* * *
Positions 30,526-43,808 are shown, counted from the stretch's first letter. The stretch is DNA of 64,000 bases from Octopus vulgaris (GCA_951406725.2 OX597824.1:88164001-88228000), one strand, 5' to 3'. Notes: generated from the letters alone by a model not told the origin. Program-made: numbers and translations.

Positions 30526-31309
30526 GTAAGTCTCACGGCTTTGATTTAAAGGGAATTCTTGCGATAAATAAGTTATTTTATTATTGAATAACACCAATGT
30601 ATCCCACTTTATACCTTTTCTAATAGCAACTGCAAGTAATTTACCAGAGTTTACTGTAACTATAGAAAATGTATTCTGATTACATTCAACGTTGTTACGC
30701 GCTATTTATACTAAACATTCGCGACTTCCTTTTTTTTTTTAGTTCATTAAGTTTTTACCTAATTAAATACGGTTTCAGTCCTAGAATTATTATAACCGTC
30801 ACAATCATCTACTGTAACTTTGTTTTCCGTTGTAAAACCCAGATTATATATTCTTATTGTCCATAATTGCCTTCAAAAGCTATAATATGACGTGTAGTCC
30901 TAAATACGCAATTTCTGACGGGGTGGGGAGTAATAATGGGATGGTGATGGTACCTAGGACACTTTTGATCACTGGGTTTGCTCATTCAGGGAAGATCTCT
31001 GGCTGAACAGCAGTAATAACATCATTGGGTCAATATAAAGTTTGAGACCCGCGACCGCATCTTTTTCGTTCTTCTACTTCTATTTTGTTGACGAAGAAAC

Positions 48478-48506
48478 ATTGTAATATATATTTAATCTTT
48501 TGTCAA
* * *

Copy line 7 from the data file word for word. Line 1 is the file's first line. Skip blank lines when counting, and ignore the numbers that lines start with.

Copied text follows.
30901 TAAATACGCAATTTCTGACGGGGTGGGGAGTAATAATGGGATGGTGATGGTACCTAGGACACTTTTGATCACTGGGTTTGCTCATTCAGGGAAGATCTCT